“India has two million gods, and worships them all. In religion all other countries are paupers, India is the only millionaire.” (Mark Twain)
Nowhere is this more true than in Tamil Nadu.
Tiruchirappalli (Trichy) is famous for its Rock Fort Temple and the Sri Ranganathaswamy Temple.
The Rock Fort Temple is really a series of temples, cut into a huge rocky outcrop over 80 metres high which dominates the landscape. From a bustling market area filled first with stalls selling everyday items and, closer in, votive offering and temple ware, you follow a lane and then climb over 400 rock cut steps, up through a series of temples literally cut into the rock. The final temple is dedicated to Ganesh and is surrounded by a balcony with 360 degree views of the city and surrounds.
Sri Ranganathaswamy Temple is billed as ‘possibly’ the largest temple in India, with 49 seperate shrines and a 73 metre temple tower.
It’s crammed with devotees and watching them is far more interesting than the complex itself. Some of the shrines do not admit non-Hindus and we were shoo-ed away from those. How did they know….
From Trichy we caught a train to Madurai. Our experience of Indian trains is that at anything at 2A class or better, trains are clean, efficient and perfectly adequate. Buying tickets is an entirely different matter. The Indian Railways website is completely impenetrable and seems to require an Indian mobile phone number. Distance trains book out, so it’s prudent to buy tickets at least the day before, and the only sensible way to do this is to attend a station to buy tickets. At Trichy, the apparently simple exercise of buying two tickets for the next day’s train to Madurai took several hours, firstly due to the beaurocracy and secondly because queue-ing was non-existent. A scrum of people at the booking counter, each pushing their form under the nose of the booking clerk with no regard to who might have been waiting longest. It feels rude to do the same, but if you don’t adopt the local mores, you will never get served. Shameful to say, there are some benefits to being much taller than the average South Indian.
Madurai is a working town, but at heart it’s a temple town. The magnificent Meenakshi Amman Temple complex, constructed in the 17th century, honours Meenakshi, who according to legend was born with three breasts and a prophecy that when she met her intended husband, the first breast would melt away, which it did when she met Shiva.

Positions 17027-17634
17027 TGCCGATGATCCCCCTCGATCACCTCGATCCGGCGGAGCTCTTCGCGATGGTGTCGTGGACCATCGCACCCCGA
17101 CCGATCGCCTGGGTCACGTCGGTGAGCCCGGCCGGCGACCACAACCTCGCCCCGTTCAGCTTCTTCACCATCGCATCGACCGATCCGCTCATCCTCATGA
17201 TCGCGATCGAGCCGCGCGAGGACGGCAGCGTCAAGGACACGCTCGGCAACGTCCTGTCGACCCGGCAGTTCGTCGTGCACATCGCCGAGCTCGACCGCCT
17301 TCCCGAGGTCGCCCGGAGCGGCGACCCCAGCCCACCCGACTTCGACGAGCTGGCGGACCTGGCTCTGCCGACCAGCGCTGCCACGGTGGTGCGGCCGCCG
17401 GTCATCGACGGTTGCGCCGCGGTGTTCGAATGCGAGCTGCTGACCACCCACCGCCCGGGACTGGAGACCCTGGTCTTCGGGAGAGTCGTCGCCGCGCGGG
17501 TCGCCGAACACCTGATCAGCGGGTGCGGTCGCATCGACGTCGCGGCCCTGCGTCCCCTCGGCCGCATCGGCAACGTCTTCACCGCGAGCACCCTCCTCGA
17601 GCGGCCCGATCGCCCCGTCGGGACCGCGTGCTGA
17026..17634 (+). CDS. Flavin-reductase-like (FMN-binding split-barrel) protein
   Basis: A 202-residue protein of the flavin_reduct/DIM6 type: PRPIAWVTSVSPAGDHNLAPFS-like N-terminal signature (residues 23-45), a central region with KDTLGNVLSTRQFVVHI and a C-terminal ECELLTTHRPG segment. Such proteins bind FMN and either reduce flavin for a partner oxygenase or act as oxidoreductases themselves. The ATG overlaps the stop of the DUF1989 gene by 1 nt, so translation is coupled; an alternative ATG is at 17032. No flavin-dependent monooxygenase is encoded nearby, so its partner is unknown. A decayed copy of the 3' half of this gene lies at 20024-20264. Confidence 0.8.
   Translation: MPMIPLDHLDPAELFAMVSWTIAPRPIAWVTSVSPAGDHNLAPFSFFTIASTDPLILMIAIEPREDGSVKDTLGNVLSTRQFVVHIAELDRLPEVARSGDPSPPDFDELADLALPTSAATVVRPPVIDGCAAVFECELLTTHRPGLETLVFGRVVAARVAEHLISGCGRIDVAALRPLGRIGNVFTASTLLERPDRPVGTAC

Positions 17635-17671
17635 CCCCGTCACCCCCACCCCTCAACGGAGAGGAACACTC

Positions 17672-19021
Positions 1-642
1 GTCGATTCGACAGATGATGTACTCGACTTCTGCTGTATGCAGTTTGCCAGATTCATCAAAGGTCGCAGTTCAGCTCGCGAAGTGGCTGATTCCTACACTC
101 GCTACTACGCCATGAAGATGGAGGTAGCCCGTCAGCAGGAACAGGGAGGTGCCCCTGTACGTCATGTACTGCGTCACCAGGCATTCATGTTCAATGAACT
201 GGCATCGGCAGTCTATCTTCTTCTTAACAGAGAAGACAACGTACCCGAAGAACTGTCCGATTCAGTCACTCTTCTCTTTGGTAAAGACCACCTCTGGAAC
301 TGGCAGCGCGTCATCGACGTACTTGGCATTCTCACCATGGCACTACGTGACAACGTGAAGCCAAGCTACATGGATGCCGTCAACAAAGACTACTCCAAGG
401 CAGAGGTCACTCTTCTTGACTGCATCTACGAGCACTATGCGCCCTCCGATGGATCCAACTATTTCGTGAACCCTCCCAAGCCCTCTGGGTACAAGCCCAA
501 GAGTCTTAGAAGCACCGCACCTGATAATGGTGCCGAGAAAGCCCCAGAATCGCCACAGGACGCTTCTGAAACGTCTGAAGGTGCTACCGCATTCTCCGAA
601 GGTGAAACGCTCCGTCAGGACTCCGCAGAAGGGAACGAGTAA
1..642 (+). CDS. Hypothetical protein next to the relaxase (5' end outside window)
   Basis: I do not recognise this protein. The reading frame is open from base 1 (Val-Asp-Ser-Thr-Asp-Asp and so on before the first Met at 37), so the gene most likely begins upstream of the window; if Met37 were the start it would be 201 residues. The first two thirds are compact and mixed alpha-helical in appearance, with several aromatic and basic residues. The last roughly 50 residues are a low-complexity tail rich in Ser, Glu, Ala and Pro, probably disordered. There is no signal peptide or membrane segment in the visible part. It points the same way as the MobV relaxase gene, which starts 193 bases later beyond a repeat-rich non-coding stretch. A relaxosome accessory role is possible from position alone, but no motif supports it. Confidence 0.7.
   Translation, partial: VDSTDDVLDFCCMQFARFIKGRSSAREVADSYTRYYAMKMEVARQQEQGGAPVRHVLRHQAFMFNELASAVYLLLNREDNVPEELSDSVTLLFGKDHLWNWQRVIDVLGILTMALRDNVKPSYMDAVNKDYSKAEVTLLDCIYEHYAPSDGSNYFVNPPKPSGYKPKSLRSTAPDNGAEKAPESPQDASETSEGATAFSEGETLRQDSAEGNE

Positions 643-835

The temple is actually a 6 hectare complex with 12 temple towers (gopuram) ornately decorated with gods, demons and other creatures.
Non-Hindus can visit most areas, but visitors must have covered shoulders (no singlet tops) and legs (trousers or a long skirt). Many of the shrines have ornate rock cut features or decorations, and the complex seems constantly full of pilgrims.
Madurai also is home to the very informative Gandhi Memorial Museum which charts the rise of India’s push for independence from the United Kingdom as well as detailed information regarding Gandhi’s life. It was apparently in Madurai that Gandhi took up his practice of wearing a dhoti, and a dhoti is on display here which is said to be the one he was wearing when he was assasinated (although there is a dhoti on display in the National Gandhi Museum in Delhi which also claims to be the one he was wearing when he was assasinated, so who can know).
From Madurai we also hired a car and driver to visit Pandam Island, a small island linked to the mainland by a bridge, several hours drive south of Madurai. Although it’s not the most southern point in India, it was once the southernmost boundary of ‘sacred India’.
The island lies only 30kms from Sri Lanka, which is visible on a clear day, and the two countries are almost linked by a series of shallow reefs in between (Adam’s Bridge).
According to legend, the demon Ravana kidnapped Sita, the wife of Lord Rama, holding her captive in Sri Lanka. Lord Rama brought an army of bears and monkeys, who built the reefs, crossed to Sri Lanka and rescued Sita. Back on the beach at Rameswaram, Sita formed a lingam of sand and they gave thanks to Shiva. Now thousands of pilgrims flock here every day to the Ramanathaswamy Temple built on that spot, where they joyfully have great buckets of holy sea water thrown over them. Sadly, no photos allowed.
At the far end of Rameswaram lies derelict, desolate Dhanushkodi. Once a working port, Dhanushkodi was obliterated in a cyclone in 1964 and never rebuilt. The remaining structures – ruins of a church, school, railway station and some houses – are gradually being worn away by the weather and those closest the beach are being gradually reclaimed by sand.
Once this was quite remote, requiring a long drive up the beach in a four wheel drive at low tide, but in 2017 a road was completed all the way to, and through, the old town. This is a great shame, as it has completely lost its sense of remoteness. The road is a jarring eyesore dividing the old buildings, and the easier access has meant an influx of trinket sellers who have even established fences which oblige you to run the gauntlet of the souvenir stalls in order to reach some of the buildings and the beach. Sadly, we think this is no longer worth the trip.